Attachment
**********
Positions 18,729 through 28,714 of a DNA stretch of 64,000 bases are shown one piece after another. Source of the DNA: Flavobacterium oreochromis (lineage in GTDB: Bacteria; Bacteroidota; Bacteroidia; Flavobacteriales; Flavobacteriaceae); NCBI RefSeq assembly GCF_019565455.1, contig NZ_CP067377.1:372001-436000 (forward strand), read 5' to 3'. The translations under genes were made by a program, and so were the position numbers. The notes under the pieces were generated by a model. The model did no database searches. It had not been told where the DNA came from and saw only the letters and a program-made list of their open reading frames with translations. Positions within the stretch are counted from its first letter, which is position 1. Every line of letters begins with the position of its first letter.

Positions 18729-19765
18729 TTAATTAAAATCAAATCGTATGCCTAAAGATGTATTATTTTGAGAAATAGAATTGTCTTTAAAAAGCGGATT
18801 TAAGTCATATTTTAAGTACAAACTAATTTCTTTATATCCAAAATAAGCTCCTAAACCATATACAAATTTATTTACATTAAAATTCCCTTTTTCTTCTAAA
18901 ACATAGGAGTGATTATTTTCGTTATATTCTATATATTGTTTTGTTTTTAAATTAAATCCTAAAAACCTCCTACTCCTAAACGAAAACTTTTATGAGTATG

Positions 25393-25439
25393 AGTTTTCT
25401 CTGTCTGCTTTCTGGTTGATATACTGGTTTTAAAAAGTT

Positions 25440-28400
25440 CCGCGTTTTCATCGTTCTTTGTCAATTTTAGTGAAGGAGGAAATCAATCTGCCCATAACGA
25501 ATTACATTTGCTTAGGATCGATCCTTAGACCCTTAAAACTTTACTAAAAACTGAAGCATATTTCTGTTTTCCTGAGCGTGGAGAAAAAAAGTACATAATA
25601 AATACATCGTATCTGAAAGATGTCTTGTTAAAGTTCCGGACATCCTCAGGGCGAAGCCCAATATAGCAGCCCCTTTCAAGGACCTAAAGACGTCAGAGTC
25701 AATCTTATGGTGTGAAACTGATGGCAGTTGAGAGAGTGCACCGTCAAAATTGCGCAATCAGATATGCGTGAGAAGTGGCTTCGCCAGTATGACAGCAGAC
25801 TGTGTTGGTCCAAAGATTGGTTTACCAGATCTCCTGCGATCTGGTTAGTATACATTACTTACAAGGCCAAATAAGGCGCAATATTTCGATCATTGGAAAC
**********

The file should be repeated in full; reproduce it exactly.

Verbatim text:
Positions 18,729 through 28,714 of a DNA stretch of 64,000 bases are shown one piece after another. Source of the DNA: Flavobacterium oreochromis (lineage in GTDB: Bacteria; Bacteroidota; Bacteroidia; Flavobacteriales; Flavobacteriaceae); NCBI RefSeq assembly GCF_019565455.1, contig NZ_CP067377.1:372001-436000 (forward strand), read 5' to 3'. The translations under genes were made by a program, and so were the position numbers. The notes under the pieces were generated by a model. The model did no database searches. It had not been told where the DNA came from and saw only the letters and a program-made list of their open reading frames with translations. Positions within the stretch are counted from its first letter, which is position 1. Every line of letters begins with the position of its first letter.

Positions 18729-19765
18729 TTAATTAAAATCAAATCGTATGCCTAAAGATGTATTATTTTGAGAAATAGAATTGTCTTTAAAAAGCGGATT
18801 TAAGTCATATTTTAAGTACAAACTAATTTCTTTATATCCAAAATAAGCTCCTAAACCATATACAAATTTATTTACATTAAAATTCCCTTTTTCTTCTAAA
18901 ACATAGGAGTGATTATTTTCGTTATATTCTATATATTGTTTTGTTTTTAAATTAAATCCTAAAAACCTCCTACTCCTAAACGAAAACTTTTATGAGTATG

Positions 25393-25439
25393 AGTTTTCT
25401 CTGTCTGCTTTCTGGTTGATATACTGGTTTTAAAAAGTT

Positions 25440-28400
25440 CCGCGTTTTCATCGTTCTTTGTCAATTTTAGTGAAGGAGGAAATCAATCTGCCCATAACGA
25501 ATTACATTTGCTTAGGATCGATCCTTAGACCCTTAAAACTTTACTAAAAACTGAAGCATATTTCTGTTTTCCTGAGCGTGGAGAAAAAAAGTACATAATA
25601 AATACATCGTATCTGAAAGATGTCTTGTTAAAGTTCCGGACATCCTCAGGGCGAAGCCCAATATAGCAGCCCCTTTCAAGGACCTAAAGACGTCAGAGTC
25701 AATCTTATGGTGTGAAACTGATGGCAGTTGAGAGAGTGCACCGTCAAAATTGCGCAATCAGATATGCGTGAGAAGTGGCTTCGCCAGTATGACAGCAGAC
25801 TGTGTTGGTCCAAAGATTGGTTTACCAGATCTCCTGCGATCTGGTTAGTATACATTACTTACAAGGCCAAATAAGGCGCAATATTTCGATCATTGGAAAC